Film Reviews: Sundance 2022, Dispatch #4 — Trauma and Terror
By Peg Aloi
When given a choice, I tend to choose films that are fairly harrowing to watch. The next three Sundance Fest films on my slate were often disturbing, but also powerful and inspiring on many levels.
Alice is an inventive historical/fantasy hybrid, inspired by actual cases of Black people being kept as slaves a full century after emancipation was declared in the United States. As the film opens, Alice (Keke Palmer) and a number of other slaves are suffering under degrading and harsh treatment on a Georgia plantation. Alice watches helpless as her husband, who she had to marry in secret, is beaten severely. One day she seizes the chance to escape by running through the woods. She comes to a highway full of cars and is shocked to realize it is a hundred years later than she’s been told. A trucker named Frank (Common), who was active with the Civil Rights movement in the ’60s, picks her up and helps her become acclimated to her new life. Her transformation from 19th-century slave to empowered 20th-century woman comes about so quickly and easily that realism falls by the wayside. Still, first-time feature director Krystin Ver Linden’s eclectic framework stands as a powerful allegory as well as a triumphant tale of survival. Palmer’s excellent performance gets at the character’s deep pain and anger, and Common shines as a man who has been disillusioned by years of injustice. The film’s unusual and layered timeline — buoyed along by a richly detailed production design — successfully evokes a strong sense of déjà vu and timelessness: Alice delivers a potent reminder that the struggle for racial equality is ongoing and seemingly endless.
I’m always interested in actor Rebecca Hall’s work (and was blown away by her directing debut in 2021’s Passing). In writer-director Andrew Semans’s film Resurrection, Hall plays Margaret, a successful executive in complete control of her life. She’s having a low-stakes affair with a married co-worker (Michael Esper) and is, perhaps, a bit too protective of her teenage daughter Abbie (Grace Kaufman). When her former partner (Tim Roth in a subtle and terrifying performance) starts showing up in odd places, Margaret’s unresolved trauma from their decades-old relationship erupts, upending her stable existence. The uniformly compelling cast transcends what I found to be a rather poorly-conceived plot that really never makes much sense: the very real and human horror of being tortured by a psychopath is overshadowed by a bizarre plot point that tries for magic realism but is instead confusing and seems wildly out of character for Margaret. Despite the film’s taut pacing and suspenseful arc, Resurrection’s increasingly unfathomable narrative made it hard for me to appreciate Hall’s white-hot performance.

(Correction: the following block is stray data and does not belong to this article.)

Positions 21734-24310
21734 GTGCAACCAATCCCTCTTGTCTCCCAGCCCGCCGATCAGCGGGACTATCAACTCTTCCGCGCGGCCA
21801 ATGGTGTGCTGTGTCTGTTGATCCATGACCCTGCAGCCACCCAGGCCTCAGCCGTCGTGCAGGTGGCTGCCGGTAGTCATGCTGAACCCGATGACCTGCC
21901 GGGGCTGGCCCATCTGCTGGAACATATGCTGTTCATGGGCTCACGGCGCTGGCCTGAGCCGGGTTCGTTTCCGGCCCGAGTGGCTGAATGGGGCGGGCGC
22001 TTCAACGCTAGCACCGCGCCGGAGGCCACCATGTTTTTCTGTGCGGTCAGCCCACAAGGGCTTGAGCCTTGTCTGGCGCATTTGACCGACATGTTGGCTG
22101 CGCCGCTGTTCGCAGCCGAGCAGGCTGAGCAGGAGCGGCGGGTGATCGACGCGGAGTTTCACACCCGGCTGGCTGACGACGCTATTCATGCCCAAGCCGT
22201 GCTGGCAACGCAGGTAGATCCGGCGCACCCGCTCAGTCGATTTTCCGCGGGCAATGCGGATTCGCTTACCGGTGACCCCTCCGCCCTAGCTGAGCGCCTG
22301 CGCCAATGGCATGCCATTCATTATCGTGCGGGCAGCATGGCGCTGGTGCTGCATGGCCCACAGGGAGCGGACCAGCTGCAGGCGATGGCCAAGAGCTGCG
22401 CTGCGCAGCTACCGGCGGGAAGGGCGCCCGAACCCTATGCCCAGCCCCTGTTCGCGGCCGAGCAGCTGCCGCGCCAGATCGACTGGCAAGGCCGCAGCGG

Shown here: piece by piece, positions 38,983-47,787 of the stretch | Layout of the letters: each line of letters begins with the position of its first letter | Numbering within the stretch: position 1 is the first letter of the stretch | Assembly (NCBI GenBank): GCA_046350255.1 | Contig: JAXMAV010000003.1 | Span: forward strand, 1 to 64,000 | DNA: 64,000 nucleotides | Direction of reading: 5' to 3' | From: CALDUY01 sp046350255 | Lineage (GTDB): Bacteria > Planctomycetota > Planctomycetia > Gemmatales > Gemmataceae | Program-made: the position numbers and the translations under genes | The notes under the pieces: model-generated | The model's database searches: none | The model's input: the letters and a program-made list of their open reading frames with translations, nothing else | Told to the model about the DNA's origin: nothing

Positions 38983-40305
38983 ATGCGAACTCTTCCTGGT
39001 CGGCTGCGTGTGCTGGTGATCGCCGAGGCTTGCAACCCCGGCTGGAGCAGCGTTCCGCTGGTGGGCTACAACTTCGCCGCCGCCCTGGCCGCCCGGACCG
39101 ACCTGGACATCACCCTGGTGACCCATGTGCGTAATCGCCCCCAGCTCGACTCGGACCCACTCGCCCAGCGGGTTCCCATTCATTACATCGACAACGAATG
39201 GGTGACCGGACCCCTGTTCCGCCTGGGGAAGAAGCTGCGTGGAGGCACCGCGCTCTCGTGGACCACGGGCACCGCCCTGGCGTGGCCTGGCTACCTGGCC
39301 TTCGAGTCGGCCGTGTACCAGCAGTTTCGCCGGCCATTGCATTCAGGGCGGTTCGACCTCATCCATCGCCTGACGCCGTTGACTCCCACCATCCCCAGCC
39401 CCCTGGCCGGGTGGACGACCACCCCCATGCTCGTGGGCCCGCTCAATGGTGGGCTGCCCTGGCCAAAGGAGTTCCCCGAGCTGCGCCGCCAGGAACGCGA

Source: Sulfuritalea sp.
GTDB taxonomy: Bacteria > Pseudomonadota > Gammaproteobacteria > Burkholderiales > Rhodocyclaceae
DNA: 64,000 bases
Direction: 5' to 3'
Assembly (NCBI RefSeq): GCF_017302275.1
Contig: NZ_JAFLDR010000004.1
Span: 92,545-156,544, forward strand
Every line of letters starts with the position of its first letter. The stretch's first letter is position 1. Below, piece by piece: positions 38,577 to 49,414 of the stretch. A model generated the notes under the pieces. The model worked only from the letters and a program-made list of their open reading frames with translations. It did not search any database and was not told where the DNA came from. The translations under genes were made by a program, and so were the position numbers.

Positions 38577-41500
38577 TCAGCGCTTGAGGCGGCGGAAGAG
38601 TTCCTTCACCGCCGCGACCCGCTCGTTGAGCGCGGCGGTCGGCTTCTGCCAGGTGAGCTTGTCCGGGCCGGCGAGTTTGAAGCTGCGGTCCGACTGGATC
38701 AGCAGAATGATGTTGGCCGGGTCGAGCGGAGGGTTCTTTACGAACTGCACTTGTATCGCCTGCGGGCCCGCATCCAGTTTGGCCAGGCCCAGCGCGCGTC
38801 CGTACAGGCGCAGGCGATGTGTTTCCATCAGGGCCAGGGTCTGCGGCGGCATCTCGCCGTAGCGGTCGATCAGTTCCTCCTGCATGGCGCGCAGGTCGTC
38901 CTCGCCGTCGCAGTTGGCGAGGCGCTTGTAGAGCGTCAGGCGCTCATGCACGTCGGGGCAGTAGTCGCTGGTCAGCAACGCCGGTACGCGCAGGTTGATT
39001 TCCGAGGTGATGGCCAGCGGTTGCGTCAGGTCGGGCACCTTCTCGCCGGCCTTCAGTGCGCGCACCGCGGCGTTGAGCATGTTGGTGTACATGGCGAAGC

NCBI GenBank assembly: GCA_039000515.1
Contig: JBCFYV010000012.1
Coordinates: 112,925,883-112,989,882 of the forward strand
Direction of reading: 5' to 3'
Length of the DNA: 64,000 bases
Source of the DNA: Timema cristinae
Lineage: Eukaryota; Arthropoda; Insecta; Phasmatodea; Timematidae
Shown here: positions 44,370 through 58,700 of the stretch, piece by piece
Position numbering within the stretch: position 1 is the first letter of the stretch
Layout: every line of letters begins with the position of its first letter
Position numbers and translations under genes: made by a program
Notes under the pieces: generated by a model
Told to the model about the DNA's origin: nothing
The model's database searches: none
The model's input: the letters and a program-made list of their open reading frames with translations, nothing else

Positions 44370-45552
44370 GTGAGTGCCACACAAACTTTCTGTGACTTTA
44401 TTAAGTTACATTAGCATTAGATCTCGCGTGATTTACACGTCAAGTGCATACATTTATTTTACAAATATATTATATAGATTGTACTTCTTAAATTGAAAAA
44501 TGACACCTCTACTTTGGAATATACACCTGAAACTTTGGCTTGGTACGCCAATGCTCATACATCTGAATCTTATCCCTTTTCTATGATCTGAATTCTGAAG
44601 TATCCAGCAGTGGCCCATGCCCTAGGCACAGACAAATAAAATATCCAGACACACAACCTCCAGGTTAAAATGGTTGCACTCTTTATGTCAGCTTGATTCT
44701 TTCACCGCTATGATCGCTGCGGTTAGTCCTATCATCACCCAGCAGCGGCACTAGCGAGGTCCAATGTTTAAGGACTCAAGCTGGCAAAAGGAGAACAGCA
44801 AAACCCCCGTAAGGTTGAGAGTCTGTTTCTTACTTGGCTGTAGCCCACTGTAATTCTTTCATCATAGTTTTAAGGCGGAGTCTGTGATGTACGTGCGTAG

In this debut feature documentary, Nothing Compares, Kathryn Ferguson traces the supernova rise of a young Sinéad O’Connor, long considered one of the most iconic and unique pop stars on the international music scene. The director draws on archival footage that spans four decades: O’Connor’s currently deepened, gravelly voice contrasts sharply with the softer, higher tones we hear in her earlier interviews. The film explores the performer’s abusive childhood, her reckoning with the misogynistic dominance of the Catholic church in Ireland, and her prodigious talent, which earned her platinum record sales and numerous awards in the early 2000s.
The film also examines O’Connor’s seemingly abrupt fall from grace: her performance on Saturday Night Live, in which she ripped up a photo of Pope John Paul II, ignited a firestorm of ridicule and hatred. Despite returning to touring and recording after a hiatus, the singer continued to struggle with depression, her condition no doubt fed by the ongoing harsh public judgment of her unapologetic activism and signature androgynous style. I was unexpectedly moved by Nothing Compares‘ intimate tone, its unflinching look at the career and legacy of an outspoken female performer, much maligned and misunderstood by a world that simply was not ready for her.
Peg Aloi is a former film critic for the Boston Phoenix and member of the Boston Society of Film Critics. She taught film studies in Boston for over a decade. She writes on film, TV, and culture for web publications like Vice, Polygon, Bustle, Mic, Orlando Weekly, Crooked Marquee, and Bloody Disgusting. Her blog “The Witching Hour” can be found at themediawitch.com.